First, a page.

The ongoing round of talks between Ukraine and Russia resumed on Wednesday, March 16, amidst contradictory signals from Ukrainian president Volodymyr Zelensky in the last few days. The current round of talks being held via video conferencing began on Monday.
There have been three rounds of talks already between the two countries since the start of the Russian attack on February 24. Except agreeing to implement a temporary ceasefire to evacuate civilians from war zones, the talks so far have failed to yield any results.
On Tuesday, Mykhailo Podolyak, advisor to president Zelensky, expressed hope that though “there are fundamental contradictions,” “there is certainly room for compromises.” Podolyak’s optimism was substantiated by Zelensky, who had admitted at the beginning of the current round of talks that both sides are in touch on a day-to-day basis with the objective of finding an opportunity for his meeting with Russian president Vladimir Putin.
Russia’s chief delegate in the talks with Ukraine, Vladimir Medinsky, also claimed on Wednesday that though the talks are difficult and slow, his country wants “to achieve peace as soon as possible.” He reiterated the Russian demand of seeing a “peaceful, neutral and friendly state [in Ukraine], which will not be NATO’s stronghold or a citadel of forces that wish to cause harm to our country,” TASS reported.
Zelensky had responded positively to Russian demands a day earlier, saying that they were “realistic.” Talking to leaders of countries part of the Joint Expeditionary Force on Tuesday, Zelensky for the first time admitted that Ukraine needs to recognize that it will not be a member of the North Atlantic Treaty Alliance (NATO). Mentioning the contradictory talks of Ukrainian membership, he said, “we have heard for years about allegedly open doors, but we also heard that we wouldn’t be able to join. It’s true and it needs to be admitted,” TASS reported.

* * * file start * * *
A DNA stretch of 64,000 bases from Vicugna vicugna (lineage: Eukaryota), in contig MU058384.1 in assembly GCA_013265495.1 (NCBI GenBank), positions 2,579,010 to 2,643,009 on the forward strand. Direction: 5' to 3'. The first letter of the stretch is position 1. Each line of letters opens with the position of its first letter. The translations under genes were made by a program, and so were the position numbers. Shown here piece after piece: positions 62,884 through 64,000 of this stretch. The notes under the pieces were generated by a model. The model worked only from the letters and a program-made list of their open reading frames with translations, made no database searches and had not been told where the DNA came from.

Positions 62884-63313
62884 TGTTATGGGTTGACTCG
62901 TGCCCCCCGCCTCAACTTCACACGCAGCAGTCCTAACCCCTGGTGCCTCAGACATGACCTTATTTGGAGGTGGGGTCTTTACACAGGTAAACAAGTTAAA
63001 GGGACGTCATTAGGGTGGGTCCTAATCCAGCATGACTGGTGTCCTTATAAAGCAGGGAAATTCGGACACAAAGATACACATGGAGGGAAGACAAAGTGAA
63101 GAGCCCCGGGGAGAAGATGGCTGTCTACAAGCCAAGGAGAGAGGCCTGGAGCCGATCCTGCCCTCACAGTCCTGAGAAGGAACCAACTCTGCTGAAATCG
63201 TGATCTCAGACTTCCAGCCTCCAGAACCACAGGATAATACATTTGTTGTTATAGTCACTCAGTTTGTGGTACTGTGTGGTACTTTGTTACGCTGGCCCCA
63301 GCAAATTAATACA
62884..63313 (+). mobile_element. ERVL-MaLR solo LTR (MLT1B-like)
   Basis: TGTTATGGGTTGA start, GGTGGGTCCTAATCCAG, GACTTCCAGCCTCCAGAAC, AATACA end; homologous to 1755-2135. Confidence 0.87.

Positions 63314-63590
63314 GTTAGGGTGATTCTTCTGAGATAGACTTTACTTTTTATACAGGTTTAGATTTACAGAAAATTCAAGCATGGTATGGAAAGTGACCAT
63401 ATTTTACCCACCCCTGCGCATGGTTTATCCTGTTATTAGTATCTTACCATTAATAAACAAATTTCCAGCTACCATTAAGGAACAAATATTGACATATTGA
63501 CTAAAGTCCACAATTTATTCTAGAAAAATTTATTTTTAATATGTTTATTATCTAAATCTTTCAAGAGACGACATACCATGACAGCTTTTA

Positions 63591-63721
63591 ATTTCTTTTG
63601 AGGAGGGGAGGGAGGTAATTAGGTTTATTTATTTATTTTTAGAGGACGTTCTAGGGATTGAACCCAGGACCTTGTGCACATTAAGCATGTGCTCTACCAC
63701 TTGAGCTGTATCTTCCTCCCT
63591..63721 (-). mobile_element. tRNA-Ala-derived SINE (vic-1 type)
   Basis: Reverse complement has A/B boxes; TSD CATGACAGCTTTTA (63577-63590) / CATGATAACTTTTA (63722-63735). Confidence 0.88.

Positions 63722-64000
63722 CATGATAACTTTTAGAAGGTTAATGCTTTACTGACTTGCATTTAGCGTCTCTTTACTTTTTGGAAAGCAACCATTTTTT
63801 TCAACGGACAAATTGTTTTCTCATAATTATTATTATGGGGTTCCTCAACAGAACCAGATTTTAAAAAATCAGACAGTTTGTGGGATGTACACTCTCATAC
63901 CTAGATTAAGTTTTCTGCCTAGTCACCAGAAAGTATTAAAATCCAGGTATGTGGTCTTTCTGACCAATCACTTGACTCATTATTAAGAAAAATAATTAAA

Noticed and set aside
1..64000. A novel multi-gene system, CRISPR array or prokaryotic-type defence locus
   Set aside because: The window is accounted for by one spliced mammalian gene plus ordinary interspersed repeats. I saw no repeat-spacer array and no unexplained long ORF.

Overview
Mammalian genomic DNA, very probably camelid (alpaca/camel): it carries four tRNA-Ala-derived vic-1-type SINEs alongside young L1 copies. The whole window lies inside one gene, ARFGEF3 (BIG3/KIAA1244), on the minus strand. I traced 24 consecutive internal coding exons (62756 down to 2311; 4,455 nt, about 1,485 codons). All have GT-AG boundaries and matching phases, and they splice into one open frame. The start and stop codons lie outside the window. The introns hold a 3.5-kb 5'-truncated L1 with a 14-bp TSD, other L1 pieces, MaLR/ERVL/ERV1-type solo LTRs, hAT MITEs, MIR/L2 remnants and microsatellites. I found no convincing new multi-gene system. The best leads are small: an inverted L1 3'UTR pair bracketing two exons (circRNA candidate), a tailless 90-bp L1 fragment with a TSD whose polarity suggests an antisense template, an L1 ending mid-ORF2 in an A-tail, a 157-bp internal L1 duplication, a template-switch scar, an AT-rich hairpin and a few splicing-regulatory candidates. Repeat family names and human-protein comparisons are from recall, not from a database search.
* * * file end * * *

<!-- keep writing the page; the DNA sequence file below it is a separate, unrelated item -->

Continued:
The Joint Expeditionary Force is a UK-led alliance formed in 2014. It consists of forces from countries such as Denmark, Finland, Estonia, Netherland, Sweden, Norway, and others. Majority of its members are also members of NATO.
No-fly zone and more sanctions
Zelensky however reiterated his demands of a no-fly zone over Ukraine and sought greater military and economic support from NATO members. Speaking to the Canadian parliament via video conferencing on Tuesday, he appealed to Canadian prime minister Justin Trudeau to use his influence to convince NATO to implement the no-fly zone.
The US and NATO have refused Ukraine’s demands earlier, saying that the move can lead to a full-fledged war with Russia.
Zelensky also demanded further Western sanctions against Russia, claiming that the current levels of sanctions are not enough to prevent Russian aggression. Zelensky is set to address a joint session of the US congress on Wednesday.
Several countries, as well as the European Union (EU), announced a fresh round of sanctions against Russia on Tuesday. The fourth round of sanctions focus on prohibitions on EU investment in the Russian energy sector and ban on import of Russian iron and steel.
Russian siege of major Ukrainian cities continues
The prime ministers of Poland, Czech Republic and Slovenia visited the besieged Ukrainian capital Kiev on Tuesday to express solidarity with Zelensky. The visit was also seen as defiance of the Russian attempts to besiege Kiev where the local administration imposed a 36-hour curfew on Tuesday.
Russia has expanded its control inside Ukraine, with its offensive about to enter the fourth week. Its forces have surrounded major cities like Kharkiv and Mariupol. These cities have seen large scale evacuation of civilians in the last few days. According to a Ukrainian source, at least 29,000 people were evacuated from these cities on Tuesday alone.
Meanwhile, the number of casualties in the war is increasing. According to the UN, a total of 636 people have been killed and over 1,125 injured in the war until Sunday, March 13. The data includes killings in Ukraine and in the rebel-held areas of Donetsk and Luhansk which have seen shelling from Ukrainian forces.
The number of refugees has also increased due to the Russian offensive. According to the UN, at least three million Ukrainians have left the country so far, with Poland (1.8 million) and Russia (460,000) being the largest recipients of refugees.